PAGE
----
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Caithness Field Club Bulletin
A New Fossil Discovery At Achanarras
A paper has been published in the Scottish Journal of Geology describing a new fossil of a very rare group discovered at Achanarras Quarry in Caithness.
The new fossil is a chasmataspid and is closely related to the eurypterids. These creatures resemble large aquatic scorpions and were probably top predators in the Devonian Period, some 370 million years ago. Fossil eurypterids have been known from Caithness for about two centuries, mostly fragmentary. My son Roger and I collected one from John O'Groats many years ago. In life it would have measured about a metre in length. It is now in the Royal Museum in Edinburgh. A cast of this creature can be seen in Shelleys museum in the Orcadian Stone Co., in Golspie.
The new arthropod (a name given to joint-legged creatures such as crabs and lobsters) is quite small by comparison with the monster from John O'Groats, but is much rarer.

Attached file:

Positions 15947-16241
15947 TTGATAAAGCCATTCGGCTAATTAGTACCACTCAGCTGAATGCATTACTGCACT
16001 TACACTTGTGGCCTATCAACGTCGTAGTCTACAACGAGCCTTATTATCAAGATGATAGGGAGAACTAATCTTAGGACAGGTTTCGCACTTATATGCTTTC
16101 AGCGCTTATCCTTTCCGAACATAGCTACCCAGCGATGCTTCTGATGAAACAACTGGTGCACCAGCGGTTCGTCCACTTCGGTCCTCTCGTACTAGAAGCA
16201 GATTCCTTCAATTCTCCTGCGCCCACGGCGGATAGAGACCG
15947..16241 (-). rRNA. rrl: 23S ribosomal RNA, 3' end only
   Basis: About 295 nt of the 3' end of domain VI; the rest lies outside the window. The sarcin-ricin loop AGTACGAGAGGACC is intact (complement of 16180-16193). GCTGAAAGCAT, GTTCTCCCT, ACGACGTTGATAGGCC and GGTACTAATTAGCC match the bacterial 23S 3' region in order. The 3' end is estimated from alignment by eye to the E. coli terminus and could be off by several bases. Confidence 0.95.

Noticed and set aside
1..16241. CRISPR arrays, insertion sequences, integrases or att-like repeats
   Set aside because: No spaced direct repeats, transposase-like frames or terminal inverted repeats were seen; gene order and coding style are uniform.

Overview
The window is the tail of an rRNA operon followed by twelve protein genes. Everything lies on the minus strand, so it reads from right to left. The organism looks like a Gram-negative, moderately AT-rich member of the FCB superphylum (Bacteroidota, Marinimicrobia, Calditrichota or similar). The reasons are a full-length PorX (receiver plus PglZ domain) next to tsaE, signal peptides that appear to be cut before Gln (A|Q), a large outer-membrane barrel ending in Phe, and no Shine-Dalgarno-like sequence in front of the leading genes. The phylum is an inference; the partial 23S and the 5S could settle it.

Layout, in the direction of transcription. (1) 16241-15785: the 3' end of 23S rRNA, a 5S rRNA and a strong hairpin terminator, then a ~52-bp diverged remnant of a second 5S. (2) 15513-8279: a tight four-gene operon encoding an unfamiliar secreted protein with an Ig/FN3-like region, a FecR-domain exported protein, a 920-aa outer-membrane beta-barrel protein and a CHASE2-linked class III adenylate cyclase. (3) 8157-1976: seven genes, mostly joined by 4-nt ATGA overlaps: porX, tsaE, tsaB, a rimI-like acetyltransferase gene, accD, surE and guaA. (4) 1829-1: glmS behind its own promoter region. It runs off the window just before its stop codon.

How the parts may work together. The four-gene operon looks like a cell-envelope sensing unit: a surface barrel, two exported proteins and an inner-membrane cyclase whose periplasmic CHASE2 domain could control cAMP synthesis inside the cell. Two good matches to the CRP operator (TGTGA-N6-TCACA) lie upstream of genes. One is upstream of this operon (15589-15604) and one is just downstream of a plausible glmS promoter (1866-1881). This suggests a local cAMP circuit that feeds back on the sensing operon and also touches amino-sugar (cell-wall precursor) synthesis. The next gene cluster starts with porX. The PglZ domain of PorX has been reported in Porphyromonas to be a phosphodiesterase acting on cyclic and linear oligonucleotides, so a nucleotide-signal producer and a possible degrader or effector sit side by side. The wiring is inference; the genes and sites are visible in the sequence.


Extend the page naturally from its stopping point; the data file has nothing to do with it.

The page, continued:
It has been called Achanarraspis reedi, after its discoverer, John Reed of Rousay, Orkney, who sadly did not realise its significance. This is the first one ever found in the Old Red Sandstone of the Orcadian Basin. Achanarras needs no description since it is world famous for its very large number of genera and species of fossil fishes.
This new creature resembles the Lower Devonian chasmataspids from Germany and the Midland Valley of Scotland. Its Middle Devonian age makes it the youngest chasmataspid yet known and significantly extends the known range of the group.
Ref A Middle Devonian chasmataspid arthropod from Achanarras Quarry, Caithness, Scotland. Anderson, L.l., Dunlop,J.A., and Trewin,N.H. Scottish Journal of Geology, 36,(2), 151-158, 2000.
Appendages and some carapace details based on comparisons with other Devonian chasmataspids.